The last also leads to another form of whitesplaining, where a white person will try to interject their superficial knowledge on a topic into a discussion with a non-white expert in the field, as if an insight from an article about their own work had somehow eluded them and any editing or peer review their work may have undergone.

And obviously, the same applies to “Mansplaining,” the tendency of a certain kind of man to want to show off his superficial knowledge on a topic to women who neither need nor asked for his opinion.

Defund/Abolish the Police

This isn’t as simple as it sounds, but it’s also exactly as simple as it sounds.

As I discussed a couple of weeks ago, policing in the United States derives from supporting slave owners, putting down protests, and corrupt community patrols. They take up an enormous cut of city budgets, while covering up wrongdoing, while arguing that they have no duty to protect the public and allowing calls involving Black people to disproportionately end in violence.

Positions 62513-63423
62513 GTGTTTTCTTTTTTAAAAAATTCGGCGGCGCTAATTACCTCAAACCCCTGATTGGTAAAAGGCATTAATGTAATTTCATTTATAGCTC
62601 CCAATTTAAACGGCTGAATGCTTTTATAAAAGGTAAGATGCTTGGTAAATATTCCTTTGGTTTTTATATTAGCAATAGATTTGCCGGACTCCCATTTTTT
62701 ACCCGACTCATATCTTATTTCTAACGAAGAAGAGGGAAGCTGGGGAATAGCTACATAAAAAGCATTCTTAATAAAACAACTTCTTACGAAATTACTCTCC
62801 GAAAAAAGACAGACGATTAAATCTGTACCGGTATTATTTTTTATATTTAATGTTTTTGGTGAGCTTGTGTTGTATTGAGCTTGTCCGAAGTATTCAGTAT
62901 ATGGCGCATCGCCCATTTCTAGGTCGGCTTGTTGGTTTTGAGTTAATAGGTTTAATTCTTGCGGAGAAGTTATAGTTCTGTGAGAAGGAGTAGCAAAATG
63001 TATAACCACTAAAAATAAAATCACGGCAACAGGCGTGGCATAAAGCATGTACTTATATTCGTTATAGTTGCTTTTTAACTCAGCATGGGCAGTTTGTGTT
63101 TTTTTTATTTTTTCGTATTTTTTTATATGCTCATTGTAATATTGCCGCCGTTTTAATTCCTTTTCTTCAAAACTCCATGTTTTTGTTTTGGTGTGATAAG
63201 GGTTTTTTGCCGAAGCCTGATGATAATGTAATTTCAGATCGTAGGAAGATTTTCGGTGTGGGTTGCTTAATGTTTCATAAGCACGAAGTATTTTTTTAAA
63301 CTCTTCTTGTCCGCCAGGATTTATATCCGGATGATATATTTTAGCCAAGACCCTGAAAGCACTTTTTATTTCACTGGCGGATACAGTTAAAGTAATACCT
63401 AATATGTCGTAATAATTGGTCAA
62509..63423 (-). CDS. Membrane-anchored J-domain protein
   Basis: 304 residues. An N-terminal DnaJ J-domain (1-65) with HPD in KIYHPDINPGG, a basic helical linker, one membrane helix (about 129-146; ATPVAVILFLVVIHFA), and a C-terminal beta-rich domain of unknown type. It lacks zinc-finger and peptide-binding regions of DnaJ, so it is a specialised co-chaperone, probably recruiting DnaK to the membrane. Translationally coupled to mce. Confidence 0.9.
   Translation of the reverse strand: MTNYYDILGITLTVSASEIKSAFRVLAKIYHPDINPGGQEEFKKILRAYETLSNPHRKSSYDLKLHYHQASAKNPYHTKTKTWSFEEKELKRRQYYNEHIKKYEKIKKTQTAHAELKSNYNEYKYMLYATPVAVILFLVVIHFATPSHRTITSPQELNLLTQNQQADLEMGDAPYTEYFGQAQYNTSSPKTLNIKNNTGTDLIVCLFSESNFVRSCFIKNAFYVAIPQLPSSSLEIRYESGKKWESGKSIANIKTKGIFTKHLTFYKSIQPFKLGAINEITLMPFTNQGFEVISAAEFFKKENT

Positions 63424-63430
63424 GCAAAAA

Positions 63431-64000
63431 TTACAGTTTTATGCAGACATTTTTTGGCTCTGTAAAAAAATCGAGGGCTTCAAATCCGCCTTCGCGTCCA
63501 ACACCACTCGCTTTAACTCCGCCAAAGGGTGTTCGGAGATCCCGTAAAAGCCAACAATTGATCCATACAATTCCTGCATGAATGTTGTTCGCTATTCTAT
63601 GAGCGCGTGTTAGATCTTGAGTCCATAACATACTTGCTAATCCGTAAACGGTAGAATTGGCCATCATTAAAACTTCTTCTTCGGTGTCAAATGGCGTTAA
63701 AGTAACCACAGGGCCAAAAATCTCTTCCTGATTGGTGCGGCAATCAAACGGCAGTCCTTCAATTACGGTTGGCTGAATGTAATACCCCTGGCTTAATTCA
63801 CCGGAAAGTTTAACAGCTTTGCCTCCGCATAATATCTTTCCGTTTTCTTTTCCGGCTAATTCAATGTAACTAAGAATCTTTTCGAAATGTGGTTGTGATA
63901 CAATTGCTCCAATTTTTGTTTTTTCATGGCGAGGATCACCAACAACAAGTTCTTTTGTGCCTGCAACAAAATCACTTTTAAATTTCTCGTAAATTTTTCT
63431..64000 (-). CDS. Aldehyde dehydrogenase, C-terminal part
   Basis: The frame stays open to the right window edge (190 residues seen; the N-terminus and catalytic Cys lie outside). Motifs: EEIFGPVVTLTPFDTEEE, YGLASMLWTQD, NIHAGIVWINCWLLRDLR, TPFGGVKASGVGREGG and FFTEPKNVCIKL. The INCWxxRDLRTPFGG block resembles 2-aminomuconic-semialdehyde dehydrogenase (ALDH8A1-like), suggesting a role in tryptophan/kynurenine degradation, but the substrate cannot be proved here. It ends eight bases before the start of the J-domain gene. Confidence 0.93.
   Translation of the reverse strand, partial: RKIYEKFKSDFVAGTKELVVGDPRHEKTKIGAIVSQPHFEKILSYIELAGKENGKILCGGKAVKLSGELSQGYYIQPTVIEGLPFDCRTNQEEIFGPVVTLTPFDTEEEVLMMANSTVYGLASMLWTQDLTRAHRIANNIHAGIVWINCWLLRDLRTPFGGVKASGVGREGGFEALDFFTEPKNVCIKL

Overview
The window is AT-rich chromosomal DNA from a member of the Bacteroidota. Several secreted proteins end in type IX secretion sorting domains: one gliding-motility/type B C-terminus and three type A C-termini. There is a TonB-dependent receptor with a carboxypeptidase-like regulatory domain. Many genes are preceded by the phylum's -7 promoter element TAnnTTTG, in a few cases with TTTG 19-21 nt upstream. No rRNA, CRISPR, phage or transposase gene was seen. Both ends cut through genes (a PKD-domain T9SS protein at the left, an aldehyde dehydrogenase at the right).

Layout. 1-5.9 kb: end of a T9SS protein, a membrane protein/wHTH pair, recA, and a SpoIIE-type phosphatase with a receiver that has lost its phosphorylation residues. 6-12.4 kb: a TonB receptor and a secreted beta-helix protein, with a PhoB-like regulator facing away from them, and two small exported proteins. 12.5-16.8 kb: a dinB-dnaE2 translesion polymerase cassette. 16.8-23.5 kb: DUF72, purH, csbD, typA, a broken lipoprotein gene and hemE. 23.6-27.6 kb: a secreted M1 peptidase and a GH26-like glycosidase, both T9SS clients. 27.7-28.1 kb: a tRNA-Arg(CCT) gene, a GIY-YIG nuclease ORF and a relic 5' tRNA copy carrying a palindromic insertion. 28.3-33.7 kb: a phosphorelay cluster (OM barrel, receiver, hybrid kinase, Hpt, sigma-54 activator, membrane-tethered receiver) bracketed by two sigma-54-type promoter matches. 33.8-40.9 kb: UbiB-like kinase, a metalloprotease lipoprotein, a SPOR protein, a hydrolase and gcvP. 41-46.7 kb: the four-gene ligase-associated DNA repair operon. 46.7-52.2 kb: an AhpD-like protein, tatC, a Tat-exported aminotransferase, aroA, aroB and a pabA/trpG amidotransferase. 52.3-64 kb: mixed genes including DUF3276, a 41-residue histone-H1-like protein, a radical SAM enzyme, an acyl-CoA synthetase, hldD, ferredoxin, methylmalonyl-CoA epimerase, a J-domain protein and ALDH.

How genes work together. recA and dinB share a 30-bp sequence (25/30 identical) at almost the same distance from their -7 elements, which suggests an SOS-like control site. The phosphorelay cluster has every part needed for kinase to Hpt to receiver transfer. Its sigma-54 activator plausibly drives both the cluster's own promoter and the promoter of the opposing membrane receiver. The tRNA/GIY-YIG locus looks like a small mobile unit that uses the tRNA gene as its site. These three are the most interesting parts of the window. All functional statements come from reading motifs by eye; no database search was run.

Even if every police officer is a wonderful human being, the system is awful. We have a one-size-fits-all system that doesn’t really fit anybody.

Showing the system bad is the fact that, if you’re wealthy, there’s a police-free version of justice for many comparable crimes. For example, if I threaten a stranger on the street to demand twenty dollars—assuming the victim files a police report, the police take it seriously, find me, don’t decide to just let me go, and bring the case to trial—then I’m at risk of going to prison for that opportunistic crime. By contrast, if I neglect to pay an employee thousands of dollars, the police aren’t involved. Instead, the employee needs to provide proof to be allowed to bring a civil lawsuit, where the largest judgement against me is restitution, paying the employee the money. Similarly, if you lie about your home address so that your child can attend a better public school, that risks years in prison for fraud, whereas corporate fraud is generally required to pay a fine.

This is why we have Campaign Zero with their #8CantWait reforms with #8toAbolition taking those reforms a step further, plus many examples of alternatives to policing.